Volume III in two parts, “The Seleucid, Parthian and Sasanian Periods,” was edited by Ehsan Yarshater (professor of Iranian studies, Columbia University, New York) and published in 1983. It covers the complex period, extending for almost 1,000 years, from the death of Alexander in 323 b.c. to the advent of Islam in a.d. the 7th century. There are chapters on political history, Iran’s interaction with neighboring societies, and of Iran’s mythical and legendary history, committed to writing in Sasanian times, as well as the institutional, administrative, legal, numismatic, linguistic and literary aspects of the period, and of Iranian settlements outside the geographical boundaries of Iran and Afghanistan.
Volume IV, “From the Arab invasion to the Saljuqs,” was edited by Richard N. Frye (professor of Iranian studies, Harvard University) and published in 1975. It provides a comprehensive survey of the formative centuries of Islam in Iran. After dealing with the ʿAbbasid caliphate, it goes on to describe the rise of the independent Iranian dynasties, such as the Taherids, Saffarids, Samanids, the early Ghaznavids, and the Buyids. There are chapters on the visual arts, numismatics, the exact sciences, philosophy, language, and literature.
Volume V, “The Saljuq and Mongol Periods,” was edited by J. A. Boyle (professor of Persian studies, University of Manchester) and published in 1968. It covers the rise of the Saljuqs in the 5th/11th century, their decline in the 6th/12th century, the Mongol invasion in the 7th/13th century, and the establishment of a Mongol régime that dominated the Middle East for more than a century. It contains chapters on administration, religion, literature, the visual arts, and the exact sciences.
Volume VI, “The Timurid and Safavid Periods,” was edited by L. Lockhart and Peter Jackson (lecturer in history, University of Keele) and published in 1986. It covers the history of Iran from the collapse of the Il-khanid empire (ca. 736/1335) to the second quarter of the 12th/18th century, a period in which Iran emerged as a “nation-state” and Shiʿism acquired the definitive hold on the country that it has maintained ever since. In addition to chapters on commercial and economic contacts with Europe, which became prominent from the 10th/16th century, the volume contains chapters on social and economic history, the arts and architecture, the exact sciences, religion, philosophy, and literature.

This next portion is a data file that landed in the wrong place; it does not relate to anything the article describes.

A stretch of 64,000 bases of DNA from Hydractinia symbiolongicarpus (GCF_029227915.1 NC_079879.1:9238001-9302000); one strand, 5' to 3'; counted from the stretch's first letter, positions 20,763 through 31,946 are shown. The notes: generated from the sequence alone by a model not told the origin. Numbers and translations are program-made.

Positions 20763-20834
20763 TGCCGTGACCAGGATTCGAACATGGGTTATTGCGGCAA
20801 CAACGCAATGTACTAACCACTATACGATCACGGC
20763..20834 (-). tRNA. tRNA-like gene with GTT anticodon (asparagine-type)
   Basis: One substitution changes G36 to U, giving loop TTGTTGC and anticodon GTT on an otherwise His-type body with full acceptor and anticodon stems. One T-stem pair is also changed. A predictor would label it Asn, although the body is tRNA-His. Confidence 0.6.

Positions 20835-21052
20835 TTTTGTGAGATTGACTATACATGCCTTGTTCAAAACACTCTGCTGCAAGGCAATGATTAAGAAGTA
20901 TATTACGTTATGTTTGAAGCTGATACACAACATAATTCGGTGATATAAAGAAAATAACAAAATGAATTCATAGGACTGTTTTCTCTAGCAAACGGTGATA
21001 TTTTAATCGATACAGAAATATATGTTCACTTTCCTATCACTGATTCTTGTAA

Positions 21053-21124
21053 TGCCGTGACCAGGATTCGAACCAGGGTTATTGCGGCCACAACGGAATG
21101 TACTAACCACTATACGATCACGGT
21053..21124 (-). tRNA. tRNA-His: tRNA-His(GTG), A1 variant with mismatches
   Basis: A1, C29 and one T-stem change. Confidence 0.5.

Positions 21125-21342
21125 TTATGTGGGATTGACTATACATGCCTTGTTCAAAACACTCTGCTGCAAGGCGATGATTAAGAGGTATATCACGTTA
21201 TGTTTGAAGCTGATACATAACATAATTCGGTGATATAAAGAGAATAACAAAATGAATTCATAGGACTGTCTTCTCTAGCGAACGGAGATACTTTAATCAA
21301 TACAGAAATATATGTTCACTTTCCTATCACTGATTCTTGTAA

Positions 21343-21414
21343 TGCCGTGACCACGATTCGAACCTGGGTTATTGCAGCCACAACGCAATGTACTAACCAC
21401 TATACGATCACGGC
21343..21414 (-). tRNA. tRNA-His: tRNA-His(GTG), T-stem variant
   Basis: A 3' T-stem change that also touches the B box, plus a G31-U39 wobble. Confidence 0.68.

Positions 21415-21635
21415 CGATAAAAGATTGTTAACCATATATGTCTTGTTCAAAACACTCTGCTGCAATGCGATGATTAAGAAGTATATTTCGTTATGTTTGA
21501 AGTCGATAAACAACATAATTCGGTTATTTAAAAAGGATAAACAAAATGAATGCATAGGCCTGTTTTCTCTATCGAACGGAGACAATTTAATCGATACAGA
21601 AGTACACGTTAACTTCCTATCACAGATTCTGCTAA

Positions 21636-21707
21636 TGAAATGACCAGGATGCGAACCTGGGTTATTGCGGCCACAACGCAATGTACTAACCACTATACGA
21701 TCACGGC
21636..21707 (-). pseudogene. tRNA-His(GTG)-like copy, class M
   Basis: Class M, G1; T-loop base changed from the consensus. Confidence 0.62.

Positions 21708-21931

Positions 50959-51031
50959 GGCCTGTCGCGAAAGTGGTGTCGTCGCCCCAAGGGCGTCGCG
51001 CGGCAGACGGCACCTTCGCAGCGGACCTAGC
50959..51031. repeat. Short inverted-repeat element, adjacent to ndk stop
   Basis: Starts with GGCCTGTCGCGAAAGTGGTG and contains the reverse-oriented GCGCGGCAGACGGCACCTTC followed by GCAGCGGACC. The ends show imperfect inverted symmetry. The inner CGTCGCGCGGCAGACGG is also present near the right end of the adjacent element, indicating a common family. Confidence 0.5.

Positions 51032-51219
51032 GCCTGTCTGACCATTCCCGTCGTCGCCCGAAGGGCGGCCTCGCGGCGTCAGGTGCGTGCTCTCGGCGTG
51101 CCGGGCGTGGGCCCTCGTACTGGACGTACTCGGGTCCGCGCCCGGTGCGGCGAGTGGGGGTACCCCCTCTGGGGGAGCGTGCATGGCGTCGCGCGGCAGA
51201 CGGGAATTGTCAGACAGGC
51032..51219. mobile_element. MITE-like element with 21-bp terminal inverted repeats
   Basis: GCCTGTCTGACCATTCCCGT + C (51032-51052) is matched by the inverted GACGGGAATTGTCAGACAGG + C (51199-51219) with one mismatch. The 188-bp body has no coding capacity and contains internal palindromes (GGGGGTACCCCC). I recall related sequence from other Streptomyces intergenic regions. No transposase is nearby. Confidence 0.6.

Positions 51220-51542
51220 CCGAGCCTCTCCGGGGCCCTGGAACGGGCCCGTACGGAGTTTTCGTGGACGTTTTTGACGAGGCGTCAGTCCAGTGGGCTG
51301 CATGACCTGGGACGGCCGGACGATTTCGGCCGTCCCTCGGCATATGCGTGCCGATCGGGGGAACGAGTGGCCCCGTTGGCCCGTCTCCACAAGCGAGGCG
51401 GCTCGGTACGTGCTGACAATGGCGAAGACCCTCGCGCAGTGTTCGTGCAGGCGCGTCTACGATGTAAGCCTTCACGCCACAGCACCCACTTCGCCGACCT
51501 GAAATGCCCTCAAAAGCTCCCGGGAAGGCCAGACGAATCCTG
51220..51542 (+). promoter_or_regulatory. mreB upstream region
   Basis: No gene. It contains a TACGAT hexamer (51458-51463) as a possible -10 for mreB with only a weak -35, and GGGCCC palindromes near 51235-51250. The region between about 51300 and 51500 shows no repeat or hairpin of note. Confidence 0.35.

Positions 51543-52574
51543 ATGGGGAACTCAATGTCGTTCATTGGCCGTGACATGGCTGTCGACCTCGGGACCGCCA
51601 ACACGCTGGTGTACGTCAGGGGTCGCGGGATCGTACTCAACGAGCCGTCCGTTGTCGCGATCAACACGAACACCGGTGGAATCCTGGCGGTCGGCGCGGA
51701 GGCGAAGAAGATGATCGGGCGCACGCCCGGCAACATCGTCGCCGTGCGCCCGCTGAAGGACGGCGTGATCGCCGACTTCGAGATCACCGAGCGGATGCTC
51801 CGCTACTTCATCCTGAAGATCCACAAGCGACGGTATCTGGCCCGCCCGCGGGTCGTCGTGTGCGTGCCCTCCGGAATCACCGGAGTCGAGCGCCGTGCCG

Volume VII, “From Nadir Shah to the Islamic Republic,” has been edited by P. W. Avery (lecturer in Persian, University of Cambridge), Gavin R. G. Hambly (professor of history, The University of Texas at Dallas), and Charles P. Melville (Lecturer in Islamic Studies, University of Cambridge) and is to be published in 1990. The political framework of the period from the Afghan invasion of Iran and the sack of Isfahan in 1135/1722 to the fall of the Pahlavis and the establishment of the Islamic Republic in 1357 Š./1978-79 is explored in chapters on the Afsharids, the Zands, the Qajars, and the Pahlavis. In addition there are chapters on foreign relations, the tribes, European economic penetration, the oil industry, religion, popular entertainment, the press and literature, and the visual arts.
Numerous reviews of Cambridge History of Iran have appeared, of which a few are listed here:
Volume I: F. R. C. Bagley, in Der Islam 47, 1971, pp. 332-42.
K. Butzer, in American Anthropologist 72/1, 1970, pp. 172-74.
Volume II: I. Steblin-Kamenskij, in BSOAS 50, 1987, pp. 146-47.
W. Hinz, in Historische Zeitschrift 242, 1986, pp. 648-51.
J. Wiesehöfer, in Gnomon 59, 1987, pp. 313-16.
Volume III: D. O. Morgan, in History 69/226, 1984, p. 272.
E. M. Yamanchi, in American Historical Review 89, 1984, pp. 1055-56.
J. R. Hinnells, in JRAS, 1984, pp. 282-84.
Volume IV: H. Algar, in JAOS 100/2, 1980, pp. 143-44.
Volume V: K. A. Luther, in JAOS 90/4, 1970, pp. 572-77.
F. R. C. Bagley, in Der Islam 47, 1971, pp. 332-42.
ʿA. Zarrīnkūb, in MDAT 17/1, 1348 Š./1969, pp. 1-54.
Bibliography: Given in the text.
(Hubert S. G. Darke)
Originally Published: December 15, 1990
Last Updated: December 15, 1990
This article is available in print.
Vol. IV, Fasc. 7, pp. 724-726